Sunday, January 19, 2014

The Island of Dr. Moreau by H.G. Wells

Many will dismiss Wells' tale as a racist's fever dream, a parable that blames the failings of English imperialism on subjects who were just too beastly to be properly civilized. And it would be easy to do so. Wells was a vocal proponent of Eugenics, and the text of this book does contain passages like the ones I've reproduced below.

First, Moreau tells of how he used the delicate art of vivisection to carve a 'negroid type' out of an ape he had on hand:

“Then I took a gorilla I had; and upon that, working with infinite care and mastering difficulty after difficulty, I made my first man. All the week, night and day, I moulded him. With him it was chiefly the brain that needed moulding; much had to be added, much changed. I thought him a fair specimen of the negroid type when I had finished him..."

Then our protagonist describes another of Moreau's creations:

"The Satyr was a gleam of classical memory on the part of Moreau,—his face ovine in expression, like the coarser Hebrew type; his voice a harsh bleat, his nether extremities Satanic. He was gnawing the husk of a pod-like fruit as he passed us."

Although the above passages seem to be fairly damning evidence of a racially motivated agenda, I would suspect that Wells' prejudices inadvertently seeped into his narrative while, perhaps intentionally, writing another parable altogether. This work could just as easily be read as a warning against what he believed happens when a society turns its back on God and religion. Then again, he could simply have been writing a tale about the dangers of science in the hands of insane and wicked men.

And I think it's because of the various ways this story can be interpreted that it's been a perrenial favorite and will continue to be so for years to come.

Or, its staying power could be merely the result of Wells having written a great, imaginative story.

I particularly liked the scenes in which Moreau explains himself.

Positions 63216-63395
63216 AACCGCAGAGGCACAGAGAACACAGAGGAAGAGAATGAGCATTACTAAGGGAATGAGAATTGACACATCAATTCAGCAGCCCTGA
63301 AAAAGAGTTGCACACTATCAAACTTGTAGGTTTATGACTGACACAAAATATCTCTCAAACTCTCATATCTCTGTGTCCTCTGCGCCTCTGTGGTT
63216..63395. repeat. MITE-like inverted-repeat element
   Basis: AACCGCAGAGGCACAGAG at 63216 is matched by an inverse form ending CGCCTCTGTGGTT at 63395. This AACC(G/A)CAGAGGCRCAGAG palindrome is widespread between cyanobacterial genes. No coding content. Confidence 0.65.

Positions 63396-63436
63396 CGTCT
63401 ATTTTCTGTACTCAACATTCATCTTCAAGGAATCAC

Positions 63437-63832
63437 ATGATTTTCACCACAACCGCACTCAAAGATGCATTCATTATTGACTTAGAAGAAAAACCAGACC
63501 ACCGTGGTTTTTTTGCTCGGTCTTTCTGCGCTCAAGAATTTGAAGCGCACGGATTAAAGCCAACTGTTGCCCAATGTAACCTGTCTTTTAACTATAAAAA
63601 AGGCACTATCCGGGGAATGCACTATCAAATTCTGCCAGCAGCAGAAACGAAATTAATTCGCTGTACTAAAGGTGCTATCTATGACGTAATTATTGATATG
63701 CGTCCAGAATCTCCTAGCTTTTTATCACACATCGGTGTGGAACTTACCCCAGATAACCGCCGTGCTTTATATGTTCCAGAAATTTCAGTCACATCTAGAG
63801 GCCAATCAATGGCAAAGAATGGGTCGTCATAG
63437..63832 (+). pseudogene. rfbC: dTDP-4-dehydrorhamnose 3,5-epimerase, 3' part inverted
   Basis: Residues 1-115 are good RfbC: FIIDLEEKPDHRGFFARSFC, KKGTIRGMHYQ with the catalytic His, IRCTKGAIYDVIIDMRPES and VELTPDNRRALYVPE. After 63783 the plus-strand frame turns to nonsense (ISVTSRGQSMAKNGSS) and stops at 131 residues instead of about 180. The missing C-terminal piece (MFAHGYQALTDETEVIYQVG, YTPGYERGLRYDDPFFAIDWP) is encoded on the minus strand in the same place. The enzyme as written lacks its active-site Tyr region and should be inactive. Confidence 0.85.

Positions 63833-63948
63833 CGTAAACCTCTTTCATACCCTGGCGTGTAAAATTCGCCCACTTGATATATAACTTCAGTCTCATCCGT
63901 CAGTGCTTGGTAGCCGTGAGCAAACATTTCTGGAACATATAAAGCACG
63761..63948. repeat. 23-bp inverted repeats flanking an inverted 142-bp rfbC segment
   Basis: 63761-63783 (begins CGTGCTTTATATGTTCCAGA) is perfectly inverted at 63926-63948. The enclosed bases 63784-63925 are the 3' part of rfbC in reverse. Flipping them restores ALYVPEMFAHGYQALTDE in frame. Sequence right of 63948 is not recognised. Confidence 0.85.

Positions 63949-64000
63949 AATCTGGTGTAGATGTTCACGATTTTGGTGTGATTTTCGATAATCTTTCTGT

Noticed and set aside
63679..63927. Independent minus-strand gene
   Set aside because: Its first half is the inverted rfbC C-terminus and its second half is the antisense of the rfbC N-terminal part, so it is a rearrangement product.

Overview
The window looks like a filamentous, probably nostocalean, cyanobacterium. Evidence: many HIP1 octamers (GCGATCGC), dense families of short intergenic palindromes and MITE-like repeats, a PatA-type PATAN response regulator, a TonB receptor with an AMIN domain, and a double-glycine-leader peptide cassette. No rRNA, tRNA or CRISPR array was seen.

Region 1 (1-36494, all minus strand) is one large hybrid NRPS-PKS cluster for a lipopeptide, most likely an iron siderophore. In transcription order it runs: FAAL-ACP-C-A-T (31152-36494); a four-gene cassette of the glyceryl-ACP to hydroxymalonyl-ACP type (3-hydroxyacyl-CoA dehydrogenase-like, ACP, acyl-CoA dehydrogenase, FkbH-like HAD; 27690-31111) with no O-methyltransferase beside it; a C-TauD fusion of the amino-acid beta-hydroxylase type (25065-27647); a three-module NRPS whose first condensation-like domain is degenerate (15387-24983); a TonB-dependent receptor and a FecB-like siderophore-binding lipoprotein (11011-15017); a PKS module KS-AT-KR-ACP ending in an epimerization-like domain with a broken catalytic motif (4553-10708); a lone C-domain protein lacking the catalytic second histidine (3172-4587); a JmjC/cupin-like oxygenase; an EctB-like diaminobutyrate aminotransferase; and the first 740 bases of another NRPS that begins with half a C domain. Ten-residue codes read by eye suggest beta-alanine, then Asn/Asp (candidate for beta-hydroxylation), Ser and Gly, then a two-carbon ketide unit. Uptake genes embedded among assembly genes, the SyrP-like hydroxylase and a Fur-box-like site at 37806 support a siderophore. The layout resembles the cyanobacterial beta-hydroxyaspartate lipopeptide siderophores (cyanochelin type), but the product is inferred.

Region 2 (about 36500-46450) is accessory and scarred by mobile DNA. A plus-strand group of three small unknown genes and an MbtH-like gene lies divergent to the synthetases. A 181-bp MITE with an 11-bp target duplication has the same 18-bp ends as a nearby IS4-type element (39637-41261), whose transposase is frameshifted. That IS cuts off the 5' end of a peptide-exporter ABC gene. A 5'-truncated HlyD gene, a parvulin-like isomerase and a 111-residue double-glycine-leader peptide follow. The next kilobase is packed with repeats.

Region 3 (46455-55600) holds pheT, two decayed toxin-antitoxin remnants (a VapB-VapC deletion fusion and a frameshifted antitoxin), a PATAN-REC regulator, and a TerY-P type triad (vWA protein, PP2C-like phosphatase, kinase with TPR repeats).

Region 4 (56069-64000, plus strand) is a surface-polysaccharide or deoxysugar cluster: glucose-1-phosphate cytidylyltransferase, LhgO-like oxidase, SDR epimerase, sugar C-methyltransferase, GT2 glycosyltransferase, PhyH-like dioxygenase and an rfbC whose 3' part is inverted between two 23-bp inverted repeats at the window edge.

"To this day I have never troubled about the ethics of the matter[...] The study of Nature makes a man at last as remorseless as Nature."

I also was struck by the unexplored horrific cinematic possibilities of a film wherein Moreau's method of carving humanity into beasts using vivisection is shown in all its gory detail. Imagine a scene with Moreau carving up a beast in his laboratory with a voiceover of his monologue on pain playing throughout:

"The capacity for pain is not needed in the muscle, and it is not placed there,—is but little needed in the skin, and only here and there over the thigh is a spot capable of feeling pain. Pain is simply our intrinsic medical adviser to warn us and stimulate us. Not all living flesh is painful; nor is all nerve, not even all sensory nerve. There's no taint of pain, real pain, in the sensations of the optic nerve. If you wound the optic nerve, you merely see flashes of light,—just as disease of the auditory nerve merely means a humming in our ears. Plants do not feel pain, nor the lower animals; it's possible that such animals as the starfish and crayfish do not feel pain at all. Then with men, the more intelligent they become, the more intelligently they will see after their own welfare, and the less they will need the goad to keep them out of danger. I never yet heard of a useless thing that was not ground out of existence by evolution sooner or later. Did you? And pain gets needless."

“Then I am a religious man [...] as every sane man must be. It may be, I fancy, that I have seen more of the ways of this world's Maker than you,—for I have sought his laws, in my way, all my life [...] And I tell you, pleasure and pain have nothing to do with heaven or hell. Pleasure and pain—bah! What is your theologian's ecstasy but Mahomet's houri in the dark? This store which men and women set on pleasure and pain [...] is the mark of the beast upon them,—the mark of the beast from which they came! Pain, pain and pleasure, they are for us only so long as we wriggle in the dust."

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